Softworks Blog

It’s Official - Stocks Perform Better if Women are on Company Boards

Posted by Mairead Walsh on Wed, Aug 8, 2012

Women on boards

Companies with women on their boards perform better in challenging markets than those with all-male boards in a study suggesting that combining genders may moderate risky investment moves and increase return on equity. The number of women in boardrooms has grown since the end of 2005 as countries such as Norway instituted quotas and companies including Facebook Inc. added female directors after drawing criticism for a lack of gender diversity.


The latest research, from Credit Suisse, shows a greater correlation between stock performance and the presence of women on the board after the financial crisis started four years ago. The study analyses the performance of close to 2,400 companies with and without female board members from 2005 onwards.The key finding is that, in a like-for-like comparison, companies with at least one woman on the board would have outperformed stocks with no women on the board by 26 per cent over the course of the last 6 years. 

There is however, a clear split between relative performance over 2005 to 2007 and the post 2008 performance. In the middle of the decade when economic growth was relatively robust, there was little difference in share price performance between companies with or without women on the board. Almost all of the outperformance in the back-test has been delivered post 2008, since the macro environment deteriorated and volatility increased. In other words, stocks with greater gender diversity on their boards generally look defensive: they tend to perform best when markets are falling, deliver higher average ROEs through the cycle, exhibit less volatility in earnings and typically have lower gearing ratios.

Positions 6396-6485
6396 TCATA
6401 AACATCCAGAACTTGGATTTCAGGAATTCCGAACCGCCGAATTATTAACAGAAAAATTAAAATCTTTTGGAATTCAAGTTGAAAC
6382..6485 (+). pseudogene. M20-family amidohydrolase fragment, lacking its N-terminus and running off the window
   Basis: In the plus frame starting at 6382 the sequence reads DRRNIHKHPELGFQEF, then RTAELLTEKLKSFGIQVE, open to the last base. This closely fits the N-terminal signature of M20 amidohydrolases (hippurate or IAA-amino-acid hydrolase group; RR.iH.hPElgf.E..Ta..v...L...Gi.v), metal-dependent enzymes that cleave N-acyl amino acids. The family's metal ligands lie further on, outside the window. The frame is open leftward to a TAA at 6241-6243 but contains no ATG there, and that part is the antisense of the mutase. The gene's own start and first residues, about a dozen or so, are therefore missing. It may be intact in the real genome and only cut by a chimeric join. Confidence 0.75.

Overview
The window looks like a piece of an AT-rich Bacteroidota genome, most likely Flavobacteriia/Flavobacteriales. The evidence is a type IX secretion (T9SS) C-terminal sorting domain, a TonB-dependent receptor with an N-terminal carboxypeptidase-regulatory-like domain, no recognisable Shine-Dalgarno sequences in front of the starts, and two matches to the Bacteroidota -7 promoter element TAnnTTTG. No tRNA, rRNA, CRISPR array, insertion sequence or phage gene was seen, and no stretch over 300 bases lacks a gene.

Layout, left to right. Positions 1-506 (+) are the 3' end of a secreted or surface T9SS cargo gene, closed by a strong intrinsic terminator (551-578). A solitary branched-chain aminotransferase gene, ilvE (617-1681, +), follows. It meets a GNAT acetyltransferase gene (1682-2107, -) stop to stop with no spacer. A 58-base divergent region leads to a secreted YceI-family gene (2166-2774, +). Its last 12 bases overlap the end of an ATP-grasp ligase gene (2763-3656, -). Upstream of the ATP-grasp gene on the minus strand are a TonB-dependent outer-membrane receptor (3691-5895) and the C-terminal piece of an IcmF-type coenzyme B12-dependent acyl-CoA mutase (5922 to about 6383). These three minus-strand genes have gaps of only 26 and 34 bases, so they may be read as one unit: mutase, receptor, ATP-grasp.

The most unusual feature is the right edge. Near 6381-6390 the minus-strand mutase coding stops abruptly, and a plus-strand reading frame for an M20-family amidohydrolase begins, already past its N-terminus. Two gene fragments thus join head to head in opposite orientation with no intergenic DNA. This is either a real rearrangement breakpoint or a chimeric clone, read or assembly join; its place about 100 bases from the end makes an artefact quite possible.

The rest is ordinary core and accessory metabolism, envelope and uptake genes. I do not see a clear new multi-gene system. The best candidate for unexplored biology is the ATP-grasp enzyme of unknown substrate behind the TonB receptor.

Giles Keating, Head of Research for Private Banking, noted: “Unique in its scale and global reach this study contributes to the robust debate surrounding the importance of gender diversity and boards. Working with several experts on the topic including Professor Katherine Phillips, Columbia Business School, this study goes beyond the data to explore why gender diversity matters.“


Why Do Women on the Board Enhance Performance?


The report identifies seven key reasons why greater gender diversity could be correlated with stronger corporate performance:


(1) A signal of a Better Company
(2) Greater Effort across the Board
(3) A Better Mix of Leadership Skills
(4) Access to a Wider Talent Pool
(5) A Better Reflection of the Consumer Decision Maker
(6) Improved Corporate Governance


You can read more about this report here

Topics: Women In Business, Performance